`y=csc(2x)` Find the limit, if possible

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Chapter 3, 3.9 - Problem 14 - Calculus of a Single Variable (10th Edition, Ron Larson).
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If you evaluate the limit of function from the left, as `x -> 0^-` yields:

`lim_(x->0^-) csc(2x) = lim_(x->0^-) 1/(sin(2x))`

Replacing `2sinx*cosx` for `sin(2x)` yields:

`lim_(x->0^-) 1/(sin(2x)) = lim_(x->0^-) 1/(2sinx*cosx)`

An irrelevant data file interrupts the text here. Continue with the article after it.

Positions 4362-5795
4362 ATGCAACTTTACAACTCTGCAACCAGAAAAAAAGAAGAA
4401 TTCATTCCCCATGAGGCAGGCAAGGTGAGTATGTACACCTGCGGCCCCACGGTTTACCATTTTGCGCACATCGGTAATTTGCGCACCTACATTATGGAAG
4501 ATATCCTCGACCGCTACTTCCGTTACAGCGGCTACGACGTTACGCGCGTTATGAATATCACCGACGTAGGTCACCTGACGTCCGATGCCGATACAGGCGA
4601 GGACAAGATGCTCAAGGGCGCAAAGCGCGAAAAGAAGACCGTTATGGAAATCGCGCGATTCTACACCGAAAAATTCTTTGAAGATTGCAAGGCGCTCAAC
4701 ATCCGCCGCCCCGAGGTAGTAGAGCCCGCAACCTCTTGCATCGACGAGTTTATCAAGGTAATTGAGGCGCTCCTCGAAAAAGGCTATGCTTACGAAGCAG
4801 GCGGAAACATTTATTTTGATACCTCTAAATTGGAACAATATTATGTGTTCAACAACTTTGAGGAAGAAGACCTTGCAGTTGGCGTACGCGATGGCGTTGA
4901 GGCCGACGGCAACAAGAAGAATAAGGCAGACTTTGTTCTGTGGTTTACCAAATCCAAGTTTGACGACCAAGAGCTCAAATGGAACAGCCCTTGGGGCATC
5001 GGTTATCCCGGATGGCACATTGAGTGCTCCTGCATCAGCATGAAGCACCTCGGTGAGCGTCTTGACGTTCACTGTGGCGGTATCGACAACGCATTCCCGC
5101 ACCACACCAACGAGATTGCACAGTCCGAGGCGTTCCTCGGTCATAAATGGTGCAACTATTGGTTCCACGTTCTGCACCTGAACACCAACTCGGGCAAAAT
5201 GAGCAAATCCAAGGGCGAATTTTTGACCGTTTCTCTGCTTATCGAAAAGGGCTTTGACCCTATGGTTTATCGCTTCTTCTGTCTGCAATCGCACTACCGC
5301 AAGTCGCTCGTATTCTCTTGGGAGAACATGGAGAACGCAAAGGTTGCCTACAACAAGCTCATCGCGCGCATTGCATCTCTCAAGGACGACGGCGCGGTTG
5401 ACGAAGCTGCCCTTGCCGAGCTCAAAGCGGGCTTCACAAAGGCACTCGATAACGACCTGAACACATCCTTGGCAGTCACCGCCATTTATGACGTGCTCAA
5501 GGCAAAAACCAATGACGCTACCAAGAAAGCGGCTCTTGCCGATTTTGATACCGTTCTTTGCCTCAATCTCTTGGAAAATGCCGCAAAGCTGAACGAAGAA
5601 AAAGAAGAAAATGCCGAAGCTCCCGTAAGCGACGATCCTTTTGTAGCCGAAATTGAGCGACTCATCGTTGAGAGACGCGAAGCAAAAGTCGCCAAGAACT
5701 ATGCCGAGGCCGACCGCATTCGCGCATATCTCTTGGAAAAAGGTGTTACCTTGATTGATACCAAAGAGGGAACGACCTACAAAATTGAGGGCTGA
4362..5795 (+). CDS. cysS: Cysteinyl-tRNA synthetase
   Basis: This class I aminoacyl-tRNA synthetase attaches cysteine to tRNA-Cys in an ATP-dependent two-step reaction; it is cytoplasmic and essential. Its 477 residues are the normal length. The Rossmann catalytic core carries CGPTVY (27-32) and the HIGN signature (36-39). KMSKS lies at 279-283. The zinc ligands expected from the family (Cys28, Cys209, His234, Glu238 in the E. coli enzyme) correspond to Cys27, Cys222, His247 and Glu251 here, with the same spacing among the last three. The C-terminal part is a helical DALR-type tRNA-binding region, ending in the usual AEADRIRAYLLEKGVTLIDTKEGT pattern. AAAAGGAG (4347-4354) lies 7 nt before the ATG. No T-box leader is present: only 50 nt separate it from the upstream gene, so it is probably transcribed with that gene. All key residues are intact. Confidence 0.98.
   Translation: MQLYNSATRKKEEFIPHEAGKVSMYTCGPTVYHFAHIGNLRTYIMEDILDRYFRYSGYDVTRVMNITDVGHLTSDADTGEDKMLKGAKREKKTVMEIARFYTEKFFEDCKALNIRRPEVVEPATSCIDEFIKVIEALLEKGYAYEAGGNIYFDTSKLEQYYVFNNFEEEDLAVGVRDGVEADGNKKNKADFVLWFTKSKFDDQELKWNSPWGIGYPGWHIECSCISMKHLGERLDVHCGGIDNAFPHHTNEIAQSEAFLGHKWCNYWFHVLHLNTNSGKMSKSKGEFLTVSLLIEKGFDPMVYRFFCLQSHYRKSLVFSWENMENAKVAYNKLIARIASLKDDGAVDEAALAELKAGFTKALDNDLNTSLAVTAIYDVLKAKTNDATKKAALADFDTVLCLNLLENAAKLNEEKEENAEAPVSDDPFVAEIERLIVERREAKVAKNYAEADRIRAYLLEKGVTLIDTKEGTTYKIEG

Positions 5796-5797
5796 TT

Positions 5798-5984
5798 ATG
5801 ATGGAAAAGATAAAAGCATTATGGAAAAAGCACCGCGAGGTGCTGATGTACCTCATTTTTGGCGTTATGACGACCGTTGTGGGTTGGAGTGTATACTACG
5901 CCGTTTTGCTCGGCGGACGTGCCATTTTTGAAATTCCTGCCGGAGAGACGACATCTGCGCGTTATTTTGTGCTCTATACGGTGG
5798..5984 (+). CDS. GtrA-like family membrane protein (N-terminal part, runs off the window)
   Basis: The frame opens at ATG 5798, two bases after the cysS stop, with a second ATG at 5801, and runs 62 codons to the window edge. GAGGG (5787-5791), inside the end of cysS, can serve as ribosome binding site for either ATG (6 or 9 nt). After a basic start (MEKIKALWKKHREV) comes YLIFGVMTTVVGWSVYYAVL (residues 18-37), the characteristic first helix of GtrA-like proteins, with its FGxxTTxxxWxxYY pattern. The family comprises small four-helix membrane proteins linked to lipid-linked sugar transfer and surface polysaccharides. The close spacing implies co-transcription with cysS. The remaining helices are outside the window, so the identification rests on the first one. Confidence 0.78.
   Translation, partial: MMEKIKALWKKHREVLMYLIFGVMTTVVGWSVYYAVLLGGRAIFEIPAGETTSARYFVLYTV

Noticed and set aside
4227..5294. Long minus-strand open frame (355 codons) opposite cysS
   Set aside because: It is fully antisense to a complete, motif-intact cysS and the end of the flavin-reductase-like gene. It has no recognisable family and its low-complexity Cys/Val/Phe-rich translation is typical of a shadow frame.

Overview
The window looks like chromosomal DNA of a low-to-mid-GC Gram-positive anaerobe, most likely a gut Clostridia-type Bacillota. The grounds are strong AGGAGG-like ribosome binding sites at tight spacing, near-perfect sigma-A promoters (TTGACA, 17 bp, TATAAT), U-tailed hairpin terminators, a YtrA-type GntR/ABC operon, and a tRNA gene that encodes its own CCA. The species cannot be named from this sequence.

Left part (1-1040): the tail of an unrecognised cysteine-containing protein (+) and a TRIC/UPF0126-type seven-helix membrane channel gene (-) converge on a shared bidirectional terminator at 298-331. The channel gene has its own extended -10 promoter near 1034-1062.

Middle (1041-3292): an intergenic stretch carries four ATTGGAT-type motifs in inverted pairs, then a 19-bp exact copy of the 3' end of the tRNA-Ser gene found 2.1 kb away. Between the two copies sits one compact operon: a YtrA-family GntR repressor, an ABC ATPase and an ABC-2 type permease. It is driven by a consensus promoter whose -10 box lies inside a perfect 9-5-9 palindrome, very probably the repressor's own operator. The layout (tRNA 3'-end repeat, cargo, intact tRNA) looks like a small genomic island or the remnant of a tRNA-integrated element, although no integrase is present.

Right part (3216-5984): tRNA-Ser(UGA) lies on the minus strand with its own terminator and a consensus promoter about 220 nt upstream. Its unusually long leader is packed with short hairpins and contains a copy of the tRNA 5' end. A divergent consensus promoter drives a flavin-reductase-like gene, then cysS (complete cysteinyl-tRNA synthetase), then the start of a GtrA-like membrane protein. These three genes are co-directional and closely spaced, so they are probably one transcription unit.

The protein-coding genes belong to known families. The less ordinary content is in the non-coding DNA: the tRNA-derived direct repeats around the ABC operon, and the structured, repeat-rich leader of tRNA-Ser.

`lim_(x->0^-) 1/(2sinx*cosx) = (1/2)lim_(x->0^-) 1/(sin x)*lim_(x->0^-) 1/(cos x)`

Replacing `0^-` for x yields:

`(1/2)lim_(x->0^-) 1/(sin x)*lim_(x->0^-) 1/(cos x) = (1/2)*(1/(sin 0^-))*1/(cos 0^-)`

`(1/2)lim_(x->0^-) 1/(sin x)*lim_(x->0^-) 1/(cos x) = (1/2)*(-oo)*1 = -oo`

If you evaluate the limit of function from the right, as `x -> 0^+` yields:

`lim_(x->0^+) csc(2x) = lim_(x->0^+) 1/(sin(2x))`

`lim_(x->0^+) 1/(sin(2x)) = (1/2)*(1/(sin 0^+))*1/(cos 0^+) = (1/2)*(+oo)*1 = +oo`

Evaluating the limit of `csc(2x)` as x approaches to `0^-` yields` -oo` , while evaluating the limit of `csc(2x)` as x approaches to `0^+` yields +oo, hence the two sided limit does not exist.

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